Greg Walcher, President of the Natural Resources Group, a consulting firm specializing in energy, water, public lands, forestry and wildlife. In addition, Walcher has served in the Governor’s Cabinet as the head of the Colorado Department of Natural Resources and he also has spent a decade working in the U.S. Senate. Walcher’s book, “Smoking Them Out, The Theft of the Environment and How to Take it Back,” is in its second printing.

“Whiskey is for drinking and water is for fighting.” Mark Twain

Here is the second part of a discussion with natural resources policy author, Greg Walcher visiting Jason Spiess and me on the Weekly Word. Greg is rejoining us for a discussion about water and water rights west of the Mississippi River.

Spiess quotes a ND Health Department official, who recently said that water is “the single most important issue in energy development.” Walcher agreed and quoted a former Western legislator who said, “when you touch water, you touch everything.

After Spiess mentioned the fact that 95% of North Dakota’s property has mineral right, Greg pointed that several Western states don’t have any mineral rights, like Idaho, Wyoming, Montana. As Walcher observed that it isn’t surprising that none of those states have participated in the Shale Revolution, because there are no private mineral right.

Spiess asked Walcher to recount some of the history of water rights in the West. Walcher said the history goes back over 100 years, with a complex relationship between the states that has a controlling body of laws. Also, Walcher reminded us that any Federal ownership has been strictly prohibited which made new EPA regulation known as the Waters of the US (WOTUS) so dangerous.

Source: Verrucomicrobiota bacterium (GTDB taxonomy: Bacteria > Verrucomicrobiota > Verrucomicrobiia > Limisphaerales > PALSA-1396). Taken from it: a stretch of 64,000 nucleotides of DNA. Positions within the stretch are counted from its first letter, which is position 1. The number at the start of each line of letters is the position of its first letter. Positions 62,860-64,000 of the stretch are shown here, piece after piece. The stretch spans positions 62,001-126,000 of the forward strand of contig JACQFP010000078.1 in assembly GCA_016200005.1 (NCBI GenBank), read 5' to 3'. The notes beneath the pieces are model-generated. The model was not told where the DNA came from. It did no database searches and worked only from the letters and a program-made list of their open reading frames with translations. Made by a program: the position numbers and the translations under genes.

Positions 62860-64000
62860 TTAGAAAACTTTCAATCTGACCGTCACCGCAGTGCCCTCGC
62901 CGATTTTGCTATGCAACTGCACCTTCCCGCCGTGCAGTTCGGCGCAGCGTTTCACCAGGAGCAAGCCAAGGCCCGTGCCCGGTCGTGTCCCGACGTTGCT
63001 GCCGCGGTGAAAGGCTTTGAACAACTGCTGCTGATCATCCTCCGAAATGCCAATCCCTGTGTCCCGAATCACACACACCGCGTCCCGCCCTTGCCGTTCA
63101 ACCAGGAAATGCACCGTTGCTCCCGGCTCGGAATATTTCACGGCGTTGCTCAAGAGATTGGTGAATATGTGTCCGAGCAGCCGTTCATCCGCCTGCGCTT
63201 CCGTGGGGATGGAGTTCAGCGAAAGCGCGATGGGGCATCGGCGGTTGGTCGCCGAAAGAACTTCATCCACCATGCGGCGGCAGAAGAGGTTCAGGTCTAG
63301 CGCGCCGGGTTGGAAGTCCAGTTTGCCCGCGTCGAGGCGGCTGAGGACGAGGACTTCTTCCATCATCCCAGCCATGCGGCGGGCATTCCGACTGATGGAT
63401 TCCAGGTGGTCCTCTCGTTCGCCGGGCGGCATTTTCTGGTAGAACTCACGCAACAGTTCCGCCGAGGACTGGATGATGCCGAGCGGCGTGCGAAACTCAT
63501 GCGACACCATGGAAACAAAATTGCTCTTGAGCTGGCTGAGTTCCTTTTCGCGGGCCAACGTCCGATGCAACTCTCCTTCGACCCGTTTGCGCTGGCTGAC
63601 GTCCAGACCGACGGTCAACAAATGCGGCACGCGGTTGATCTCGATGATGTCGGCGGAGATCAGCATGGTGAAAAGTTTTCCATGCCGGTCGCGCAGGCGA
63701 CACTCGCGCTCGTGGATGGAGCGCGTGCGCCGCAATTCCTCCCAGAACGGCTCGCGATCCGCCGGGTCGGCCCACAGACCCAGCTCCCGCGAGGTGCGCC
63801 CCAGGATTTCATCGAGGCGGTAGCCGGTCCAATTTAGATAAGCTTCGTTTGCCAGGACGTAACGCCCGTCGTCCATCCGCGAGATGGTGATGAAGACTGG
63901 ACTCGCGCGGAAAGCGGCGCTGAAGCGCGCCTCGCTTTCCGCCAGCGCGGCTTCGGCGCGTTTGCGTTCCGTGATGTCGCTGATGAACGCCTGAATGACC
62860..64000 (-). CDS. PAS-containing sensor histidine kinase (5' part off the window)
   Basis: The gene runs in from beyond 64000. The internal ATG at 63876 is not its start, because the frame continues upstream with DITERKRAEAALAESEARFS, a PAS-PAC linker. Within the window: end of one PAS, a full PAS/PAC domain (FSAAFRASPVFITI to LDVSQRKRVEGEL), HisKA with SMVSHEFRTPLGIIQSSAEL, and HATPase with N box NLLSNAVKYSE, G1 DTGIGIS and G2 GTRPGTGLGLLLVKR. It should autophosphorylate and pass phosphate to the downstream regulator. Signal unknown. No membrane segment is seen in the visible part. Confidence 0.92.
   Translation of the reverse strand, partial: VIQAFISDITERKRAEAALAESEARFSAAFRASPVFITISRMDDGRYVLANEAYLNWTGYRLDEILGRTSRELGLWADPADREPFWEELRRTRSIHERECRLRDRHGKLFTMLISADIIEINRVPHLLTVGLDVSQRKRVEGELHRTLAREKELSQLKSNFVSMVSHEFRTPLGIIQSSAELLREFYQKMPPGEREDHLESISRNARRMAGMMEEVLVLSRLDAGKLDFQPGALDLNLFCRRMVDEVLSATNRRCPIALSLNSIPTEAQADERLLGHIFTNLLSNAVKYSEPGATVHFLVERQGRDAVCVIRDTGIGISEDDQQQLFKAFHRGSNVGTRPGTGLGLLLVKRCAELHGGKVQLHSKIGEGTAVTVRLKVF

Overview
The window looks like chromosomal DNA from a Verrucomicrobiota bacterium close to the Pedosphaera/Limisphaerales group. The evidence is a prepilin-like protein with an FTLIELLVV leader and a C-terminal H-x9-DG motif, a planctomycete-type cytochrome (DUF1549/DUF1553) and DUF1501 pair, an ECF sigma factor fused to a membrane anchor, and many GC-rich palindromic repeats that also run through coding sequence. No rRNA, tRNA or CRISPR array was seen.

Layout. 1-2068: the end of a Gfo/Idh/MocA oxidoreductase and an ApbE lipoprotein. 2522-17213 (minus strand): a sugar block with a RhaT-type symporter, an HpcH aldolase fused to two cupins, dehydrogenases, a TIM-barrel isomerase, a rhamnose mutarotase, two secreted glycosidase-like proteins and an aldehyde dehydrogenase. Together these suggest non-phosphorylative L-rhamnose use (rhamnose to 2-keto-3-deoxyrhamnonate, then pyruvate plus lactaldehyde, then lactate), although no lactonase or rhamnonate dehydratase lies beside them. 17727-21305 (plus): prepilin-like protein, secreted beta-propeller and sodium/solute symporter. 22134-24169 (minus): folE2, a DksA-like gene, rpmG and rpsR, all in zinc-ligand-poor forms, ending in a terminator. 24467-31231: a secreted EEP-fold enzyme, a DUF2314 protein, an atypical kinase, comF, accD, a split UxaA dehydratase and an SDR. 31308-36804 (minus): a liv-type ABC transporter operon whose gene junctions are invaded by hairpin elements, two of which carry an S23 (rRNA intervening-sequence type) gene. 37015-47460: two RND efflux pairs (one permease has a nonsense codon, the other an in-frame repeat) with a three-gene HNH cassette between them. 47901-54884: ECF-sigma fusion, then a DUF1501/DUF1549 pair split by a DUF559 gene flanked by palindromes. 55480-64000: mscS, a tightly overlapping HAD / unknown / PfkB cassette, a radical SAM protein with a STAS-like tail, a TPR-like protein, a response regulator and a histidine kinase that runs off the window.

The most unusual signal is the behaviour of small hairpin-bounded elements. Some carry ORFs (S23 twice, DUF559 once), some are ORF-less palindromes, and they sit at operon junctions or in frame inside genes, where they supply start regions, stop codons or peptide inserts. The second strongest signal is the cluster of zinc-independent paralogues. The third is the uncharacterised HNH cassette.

Spiess talked about Alaska being state owned and thereby only deals with BP and Shell, because no other company wants to deal its “meat grinder” of regulations and endless delays. Heins pointed out that these days anyone can delay any natural resource project for 20 years, “without even breaking into a sweat.”

All three guys continued to talk about the differences between people from east of the Mississippi River and those from west of the Mississippi: Easterners have plenty of water and mostly private land and Westerners have less water and more than 35% of the land is owned by the national government.

Walcher was particularly miffed about the fact the federal government doesn’t seem to understand that Americans can take better care of public and private lands in their region than any national agency, including the Bureau of Land Management.

The constant dangerous of federal extremism cannot be underestimated. All three are worried about mob rule and/or the rule of a few people. In the end, they reviewed the importance of the concepts and morality of the American way of life and rule.